I grew up lying all the time. Mostly to myself, but to others as well.
I didn’t lie because I was a bad person. I lied to people because I had no confidence in myself, and didn’t want them to think as badly as I thought of myself.
What I learned is every time
you lie, you overthink which identity do I want to put forth? The real me, or the fake me (which you can create to be anything in your head conceptually speaking) which then paralyzes you due to the number of lies and choices you could be making, and the lack of integrity within your character.
Once you overthink to lie, you create
false identities of yourself to protect yourself from being hurt. When you do that, you actually not only lose the meaningfulness of relationships, but you also lose your real identity in the process.
If you don’t know who you are?
If your values aren’t built in the identity you show people daily…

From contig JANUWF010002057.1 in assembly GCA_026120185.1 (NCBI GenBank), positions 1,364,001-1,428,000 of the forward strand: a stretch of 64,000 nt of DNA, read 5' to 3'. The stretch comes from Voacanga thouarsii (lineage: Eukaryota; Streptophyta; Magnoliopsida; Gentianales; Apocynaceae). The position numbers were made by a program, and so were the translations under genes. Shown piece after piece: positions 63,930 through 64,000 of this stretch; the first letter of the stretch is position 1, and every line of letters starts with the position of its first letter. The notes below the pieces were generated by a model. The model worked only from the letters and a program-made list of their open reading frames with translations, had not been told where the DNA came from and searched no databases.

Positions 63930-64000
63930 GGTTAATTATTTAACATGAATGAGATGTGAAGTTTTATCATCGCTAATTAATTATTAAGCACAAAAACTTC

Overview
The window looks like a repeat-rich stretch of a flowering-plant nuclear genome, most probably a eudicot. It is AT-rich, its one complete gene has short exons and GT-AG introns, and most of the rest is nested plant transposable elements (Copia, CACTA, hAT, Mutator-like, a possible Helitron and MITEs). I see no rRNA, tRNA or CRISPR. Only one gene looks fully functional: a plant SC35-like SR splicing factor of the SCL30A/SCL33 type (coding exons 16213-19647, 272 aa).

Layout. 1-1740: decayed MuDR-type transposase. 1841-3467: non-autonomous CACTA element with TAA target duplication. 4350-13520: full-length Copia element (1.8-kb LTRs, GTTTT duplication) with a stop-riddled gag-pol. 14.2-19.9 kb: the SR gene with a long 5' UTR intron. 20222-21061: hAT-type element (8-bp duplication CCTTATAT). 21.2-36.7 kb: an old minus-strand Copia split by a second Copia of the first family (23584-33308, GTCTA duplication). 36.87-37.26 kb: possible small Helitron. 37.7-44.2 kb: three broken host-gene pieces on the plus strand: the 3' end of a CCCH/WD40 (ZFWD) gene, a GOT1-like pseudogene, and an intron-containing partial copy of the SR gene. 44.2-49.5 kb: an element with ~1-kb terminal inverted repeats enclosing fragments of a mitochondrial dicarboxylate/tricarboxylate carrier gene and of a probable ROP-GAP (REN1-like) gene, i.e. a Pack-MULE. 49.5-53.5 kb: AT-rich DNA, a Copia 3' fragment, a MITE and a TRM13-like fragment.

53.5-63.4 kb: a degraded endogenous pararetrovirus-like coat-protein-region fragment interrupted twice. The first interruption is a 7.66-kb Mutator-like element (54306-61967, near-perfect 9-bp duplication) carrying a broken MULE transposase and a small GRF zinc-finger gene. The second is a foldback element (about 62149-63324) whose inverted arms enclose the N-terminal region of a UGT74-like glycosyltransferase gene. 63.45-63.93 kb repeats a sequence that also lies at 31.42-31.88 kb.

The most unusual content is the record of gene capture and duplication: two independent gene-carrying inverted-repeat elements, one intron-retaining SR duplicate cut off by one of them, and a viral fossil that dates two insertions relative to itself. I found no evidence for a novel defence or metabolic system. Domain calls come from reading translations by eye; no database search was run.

Your brain knows you better than you know yourself.
This is the toxic cognitive environment, you create, from lying, that produces chronic overthinking, and eventually years later, potential mental health issues as well.
3. Your Brain is Fried
Too much sugar.
Not enough healthy carbohydrates.
Too much sitting.
Not enough movement throughout the day.
Too much drinking.
Not enough water, tea, and smoothies.
Too many drugs.
Not enough natural drugs like sunlight, breathing, and supplements.
Too many sleepless nights.
Not enough nights researching how to get better sleep.
Too much stress.
Not enough learning how to adopt stress-relieving habits.
Too much work and no rest.
Not enough downtime, family connection, and passion projects.
Our brains are complicated, yet simple house plants.
We need sunlight, we need to move, we need nutrients and fats, we need peace, we need challenges, we need to sleep and feel rested.
If you neglect this, your brain’s physical reality will match. Your overthinking, will either be worsened by an inflamed brain, or your brain’s overthinking will lead you to poorer physical and mental health.
Stop treating your brain like it doesn’t exist just because you can’t see it.
Can I help?
Over the last several years I’ve devoted my life to helping anxious, introverted, shy, creators, entrepreneurs, CEO’s, and professionals move these mental health obstacles out of their life so they can get busy being their real selves in front of anyone.
If you are interested in potentially inquiring about my services for yourself or someone else you love, please fill out this form below.